Player Report Card: Ron Artest

LOS ANGELES, CA - JUNE 17: Ron Artest #37 of the Los Angeles Lakers speaks during the post game news conference as he celebrates after the Lakers defeated the Boston Celtics 83-79 in Game Seven of the 2010 NBA Finals at Staples Center on June 17, 2010 in Los Angeles, California. NOTE TO USER: User expressly acknowledges and agrees that, by downloading and/or using this Photograph, user is consenting to the terms and conditions of the Getty Images License Agreement. (Photo by Lisa Blumenfeld/Getty Images)

This is the next in our series of Player Report Cards, in which we evaluate and assign a grade to the performance of each member of the 2009-10 Los Angeles Lakers. Next in line is Ron Artest, a.k.a.Ron Ron or Crazy Pills.

I have a confession to make.  When I first heard the Lakers were going to sign Ron Artest, I wasn't exactly excited.  Not only did I not want him, I wanted the Lakers to keep Trevor Ariza.  Trevor was young, getting better, and a contributing starter on a Championship team.  I knew Ron Artest was the better player, but we all knew about the baggage he had.  Never mind his positive or negative impact on the basketball floor, did we really want or need him on the team that already went all the way?  Did the Lakers really need to shake things up with such a seemingly high risk, albeit high reward player?  There was his defense, that's a given, plus he showed in the 2009 Second Round series against the Lakers that he could lead a team offensively.  Yet, it was in that same series that he showed his poor decision making and bad leadership by shooting the Rockets out of games, and then earning ridiculous technical fouls.  Was he really necessary?  Did the Lakers really need to swing for the fences?  I wasn't so sure at first.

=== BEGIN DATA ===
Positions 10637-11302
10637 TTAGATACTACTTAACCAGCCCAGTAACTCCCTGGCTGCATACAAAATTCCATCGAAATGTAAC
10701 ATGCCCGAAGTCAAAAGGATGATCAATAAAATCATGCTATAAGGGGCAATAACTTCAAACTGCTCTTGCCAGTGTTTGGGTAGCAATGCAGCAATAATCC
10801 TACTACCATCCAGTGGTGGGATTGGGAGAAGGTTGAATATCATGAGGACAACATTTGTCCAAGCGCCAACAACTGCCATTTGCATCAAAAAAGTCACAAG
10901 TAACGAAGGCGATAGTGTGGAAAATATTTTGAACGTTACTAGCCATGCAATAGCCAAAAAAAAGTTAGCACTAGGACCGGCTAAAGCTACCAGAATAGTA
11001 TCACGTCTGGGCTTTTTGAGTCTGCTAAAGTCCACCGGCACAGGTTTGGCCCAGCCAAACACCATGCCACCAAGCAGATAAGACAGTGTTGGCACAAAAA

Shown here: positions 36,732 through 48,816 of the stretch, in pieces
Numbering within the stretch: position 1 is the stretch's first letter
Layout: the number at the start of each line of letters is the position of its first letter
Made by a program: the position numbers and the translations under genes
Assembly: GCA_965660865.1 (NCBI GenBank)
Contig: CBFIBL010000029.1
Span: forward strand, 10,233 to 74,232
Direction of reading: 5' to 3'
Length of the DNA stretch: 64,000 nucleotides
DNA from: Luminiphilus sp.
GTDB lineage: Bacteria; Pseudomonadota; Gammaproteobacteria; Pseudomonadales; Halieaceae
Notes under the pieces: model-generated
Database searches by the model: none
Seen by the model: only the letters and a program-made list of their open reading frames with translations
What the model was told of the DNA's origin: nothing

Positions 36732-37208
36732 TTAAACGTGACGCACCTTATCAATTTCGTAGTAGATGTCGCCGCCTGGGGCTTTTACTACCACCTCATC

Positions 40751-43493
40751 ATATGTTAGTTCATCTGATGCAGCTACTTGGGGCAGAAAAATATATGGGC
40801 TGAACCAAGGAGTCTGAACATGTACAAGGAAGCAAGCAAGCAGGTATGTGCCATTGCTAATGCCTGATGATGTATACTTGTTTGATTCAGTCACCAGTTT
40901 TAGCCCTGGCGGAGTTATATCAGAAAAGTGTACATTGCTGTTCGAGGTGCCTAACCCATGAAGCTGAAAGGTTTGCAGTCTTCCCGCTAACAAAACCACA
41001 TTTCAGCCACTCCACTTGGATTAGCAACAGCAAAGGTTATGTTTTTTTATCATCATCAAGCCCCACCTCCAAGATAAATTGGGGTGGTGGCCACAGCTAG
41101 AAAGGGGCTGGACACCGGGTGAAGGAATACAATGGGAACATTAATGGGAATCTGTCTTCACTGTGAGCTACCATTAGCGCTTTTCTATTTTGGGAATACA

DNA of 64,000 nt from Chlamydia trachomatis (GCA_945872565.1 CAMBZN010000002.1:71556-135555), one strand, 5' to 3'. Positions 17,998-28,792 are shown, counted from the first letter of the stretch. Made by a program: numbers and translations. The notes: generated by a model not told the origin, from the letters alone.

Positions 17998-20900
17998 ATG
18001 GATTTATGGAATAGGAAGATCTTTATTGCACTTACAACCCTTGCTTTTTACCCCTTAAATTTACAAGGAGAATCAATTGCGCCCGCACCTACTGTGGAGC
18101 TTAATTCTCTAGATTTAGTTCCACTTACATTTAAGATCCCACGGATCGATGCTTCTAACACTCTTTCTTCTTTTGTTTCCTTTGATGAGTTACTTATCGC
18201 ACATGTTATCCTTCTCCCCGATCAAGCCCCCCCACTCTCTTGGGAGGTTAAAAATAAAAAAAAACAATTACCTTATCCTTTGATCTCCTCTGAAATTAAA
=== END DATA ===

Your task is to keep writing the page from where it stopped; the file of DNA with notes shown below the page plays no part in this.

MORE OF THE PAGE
Still, Ron won us over fairly quickly.  He was engaging, honest, accessible, funny, and really seemed to have turned a new leaf.  His transformation into a mature professional seemed complete.  He worked his way back into the limelight and relished the opportunity, and Lakers fans loved him for it.  He was on Twitter, giving away things to fans, saying all of the right things.  Plus, he seems to be a bigger fan of Kobe than any reader I've come across.  He seemed reformed, and this was before he even stepped foot on Staples Center's hardwood.  When the season began?  Well, that wasn't as easy.  His play made us share a love and hate relationship with him.

First the hate...

For the most part, Ron was brutal on offense.  His averages on the year were 11 points per game, 4.3 rebounds, 3.0 assists on 41.4 FGA% and 35.5 3PT%.  He spent most of the year either lost or figuring out where he was supposed to be in the offense.  His scoring average, rebounds, assists and shooting percentages started out decent, and he worked out of the post some, but overall, his effect on the offense's flow was negative.  Phil rode him, and in turn, his aggressiveness on offense was neutered.  Teams left him open, and we cringed every time he launched a three.  He shot the ball with no confidence and he missed often.  The effect on the offense was even worse considering Bynum's return to the starting line-up.  The Triangle as we used to know was dead.  Ron was hesitant.  He was never in the right spot.  When he was, he was missing wide open shots that opposing teams dared him to take.  To make things worse, I think he had a bet with Derek Fisher to see whom was the worst finisher in the NBA.  For Ron hit a three, finish a lay-up, and dunk the ball in the same game was miracle.  It damn near guaranteed a win.  I would then go play Powerball, because my odds of winning were the same.  If Ron did all those things in one night, surely I could win $270 million.  Unfortunately, I never won the money.  But Ron did just enough at the right time to help the Lakers win their 16th O'Brien Trophy.